The technology applied to cosmetics has achieved that micronutrients such as vitamins act on the skin and reach layers that were previously inaccessible topically. Currently its actions are used in different products for both facial and body care.
Vitamin A . It is known as the anti-aging vitamin, for its antioxidant properties that protect us against free radicals . Its use allows to normalize dry and dehydrated skin by regulating the production of fat. Another of its properties focuses on tanning, since by activating melanocytes it allows to accelerate and prolong the tan. In the cosmetic formulation, it is mainly included in facial creams either in the form of palmitate or also as retinol or provitamin A, due to its moisturizing and anti-aging properties. In these products may appear alone or coupled with vitamin C . In body treatments it is being incorporated into anti-cellulite products and body moisturizers.
Within the group called B , some vitamins stand out for their important cosmetic actions. Vitamin B1 facilitates the assimilation of nutrients, B2 will stimulate the growth and renewal of connective tissue and B3 improves the circulatory system ; B6 acts on the nervous systemand B12 in cell growth. Vitamin B5 or panthenol is widely used in different preparations since it allows to maintain an optimal degree of moisture in the skin, hair and nails, giving them flexibility. Due to these properties, its application is wide in hair products. Regarding their presence in cosmetic formulations, they are included in products that stop hair loss, in hair treatment products and in facial creams. Currently they have been incorporated into the formulations of mascara.
But they are not only effective when they are incorporated into cosmetic products, the main way for them to act on our skin, nails or hair is to ingest them with food.
The state of the skin, the luminosity of the face and the firmness of our body depend on the nutrients that we take daily and of these vitamins are particularly important.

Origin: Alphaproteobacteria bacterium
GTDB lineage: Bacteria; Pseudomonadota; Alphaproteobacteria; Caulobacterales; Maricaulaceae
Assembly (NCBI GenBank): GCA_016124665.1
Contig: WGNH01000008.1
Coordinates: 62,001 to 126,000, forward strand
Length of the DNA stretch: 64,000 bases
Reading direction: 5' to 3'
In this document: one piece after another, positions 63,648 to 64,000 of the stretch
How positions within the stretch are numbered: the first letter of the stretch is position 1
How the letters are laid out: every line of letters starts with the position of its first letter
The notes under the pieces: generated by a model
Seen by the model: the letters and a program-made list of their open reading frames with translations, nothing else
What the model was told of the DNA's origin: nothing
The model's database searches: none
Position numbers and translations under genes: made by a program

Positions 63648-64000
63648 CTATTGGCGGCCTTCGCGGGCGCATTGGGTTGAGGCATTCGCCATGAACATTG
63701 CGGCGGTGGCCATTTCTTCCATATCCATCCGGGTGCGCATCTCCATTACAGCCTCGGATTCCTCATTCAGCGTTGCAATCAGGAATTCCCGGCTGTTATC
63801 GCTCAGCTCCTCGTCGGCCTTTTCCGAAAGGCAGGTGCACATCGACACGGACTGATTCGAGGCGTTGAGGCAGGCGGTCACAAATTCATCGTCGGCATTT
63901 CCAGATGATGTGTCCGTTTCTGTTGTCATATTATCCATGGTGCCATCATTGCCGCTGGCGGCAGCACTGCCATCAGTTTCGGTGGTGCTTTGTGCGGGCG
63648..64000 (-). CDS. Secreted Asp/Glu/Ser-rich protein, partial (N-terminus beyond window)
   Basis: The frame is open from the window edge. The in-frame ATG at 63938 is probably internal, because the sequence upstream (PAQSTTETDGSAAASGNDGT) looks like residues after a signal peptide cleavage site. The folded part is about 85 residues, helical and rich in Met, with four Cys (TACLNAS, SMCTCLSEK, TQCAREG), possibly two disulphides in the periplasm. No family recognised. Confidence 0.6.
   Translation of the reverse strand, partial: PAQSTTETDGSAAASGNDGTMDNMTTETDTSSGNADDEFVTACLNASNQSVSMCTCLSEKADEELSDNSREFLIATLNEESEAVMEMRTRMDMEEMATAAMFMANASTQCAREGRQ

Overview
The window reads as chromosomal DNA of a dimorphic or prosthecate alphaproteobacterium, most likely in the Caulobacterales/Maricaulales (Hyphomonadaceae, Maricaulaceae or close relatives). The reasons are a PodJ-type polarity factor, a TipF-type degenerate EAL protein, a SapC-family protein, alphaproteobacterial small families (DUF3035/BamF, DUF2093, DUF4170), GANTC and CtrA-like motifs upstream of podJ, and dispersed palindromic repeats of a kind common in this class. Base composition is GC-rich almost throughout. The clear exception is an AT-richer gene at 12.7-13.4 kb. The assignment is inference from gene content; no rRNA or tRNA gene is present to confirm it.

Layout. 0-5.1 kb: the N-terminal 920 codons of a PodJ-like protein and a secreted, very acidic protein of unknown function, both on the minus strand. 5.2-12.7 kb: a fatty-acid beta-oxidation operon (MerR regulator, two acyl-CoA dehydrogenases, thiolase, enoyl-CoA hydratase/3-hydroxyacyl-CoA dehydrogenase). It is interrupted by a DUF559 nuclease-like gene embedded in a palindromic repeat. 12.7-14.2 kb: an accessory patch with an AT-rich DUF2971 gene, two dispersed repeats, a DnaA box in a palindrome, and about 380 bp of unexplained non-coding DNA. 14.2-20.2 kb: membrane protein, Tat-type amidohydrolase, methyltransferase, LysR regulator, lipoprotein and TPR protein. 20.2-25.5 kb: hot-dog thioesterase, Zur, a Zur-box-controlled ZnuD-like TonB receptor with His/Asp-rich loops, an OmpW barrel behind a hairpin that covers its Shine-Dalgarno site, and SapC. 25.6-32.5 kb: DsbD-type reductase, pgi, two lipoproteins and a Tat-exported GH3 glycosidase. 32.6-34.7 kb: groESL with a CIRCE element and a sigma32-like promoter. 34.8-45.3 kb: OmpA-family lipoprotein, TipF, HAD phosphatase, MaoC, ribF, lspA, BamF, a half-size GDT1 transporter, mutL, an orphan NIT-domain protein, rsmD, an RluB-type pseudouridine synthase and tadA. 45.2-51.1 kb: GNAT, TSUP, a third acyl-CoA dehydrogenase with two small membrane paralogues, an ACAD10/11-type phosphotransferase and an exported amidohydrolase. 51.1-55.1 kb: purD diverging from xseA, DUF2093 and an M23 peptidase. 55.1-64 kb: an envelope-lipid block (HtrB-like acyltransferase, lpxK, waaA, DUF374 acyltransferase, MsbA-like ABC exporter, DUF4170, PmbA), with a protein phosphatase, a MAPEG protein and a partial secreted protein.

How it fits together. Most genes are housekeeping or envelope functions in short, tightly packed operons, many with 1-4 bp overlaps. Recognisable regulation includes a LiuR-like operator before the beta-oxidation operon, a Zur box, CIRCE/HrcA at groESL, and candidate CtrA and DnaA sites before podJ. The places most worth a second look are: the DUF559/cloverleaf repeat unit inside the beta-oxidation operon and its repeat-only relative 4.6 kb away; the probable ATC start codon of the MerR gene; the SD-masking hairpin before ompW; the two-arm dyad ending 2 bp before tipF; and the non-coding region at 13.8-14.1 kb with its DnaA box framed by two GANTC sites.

Minerals for skin care
Like vitamins, minerals are important for the body, participating in essential functions:
- They act as cofactors in different enzyme systems, regulating metabolic processes.
- They regulate the water and electrolyte balance, maintaining the constancy of body fluids and are involved in the acid-base balance.
- They act on nerve transmission by regulating muscular and nervous functioning.
- They facilitate the transport of essential nutrients into the cell.
- They make up organic structures.
During the 20th century, with the development of nutrition as a science, the essentiality of these elements was discovered. Currently we know the important role that they play in our well-being and the danger that their lack represents for our organism. A balanced and varied diet covers a possible deficit, although its need will depend on many factors such as age, the stage of life in which we find ourselves and lifestyle.
The use in cosmetic products for external use will depend on the properties they provide, strengthening nails, hair, regulators of fatty secretions, etc.
Some of the properties of the most important mineral elements and their location in food are described below:
They are the ones that are present in the highest proportion in our tissues, they have to be provided with food in larger quantities, above 100 mg. Sulfur, calcium, chlorine, phosphorus, magnesium, potassium and sodium, make up this group also called macrominerals.
Sulfur , is a purifier and regenerator of the body. It is involved in the synthesis of collagen, and in blood clotting. It is part of the B vitamins and sulfur amino acids that constitute proteins with different functions. Its actions on the skin focus on oily secretions, keeping the skin fresh and acne-free; strengthens nails and adds shine to hair. Its food source is protein foods, beef, chicken, salmon, cheese, eggs …
Calcium is the constituent par excellence of bones and teeth; it intervenes in the excitability and contractility of striated muscle, both skeletal and cardiac; it also intervenes in blood clotting. Its presence is necessary for the transmission of the nerve impulse and in intracellular communication mechanisms. It maintains the permeability of cell membranes and is an activator of different enzyme systems. Its intake is essential in different stages of life, growth, old age and reproductive stages. We find it mainly in dairy foods and derivatives, meats, green leafy vegetables and nuts.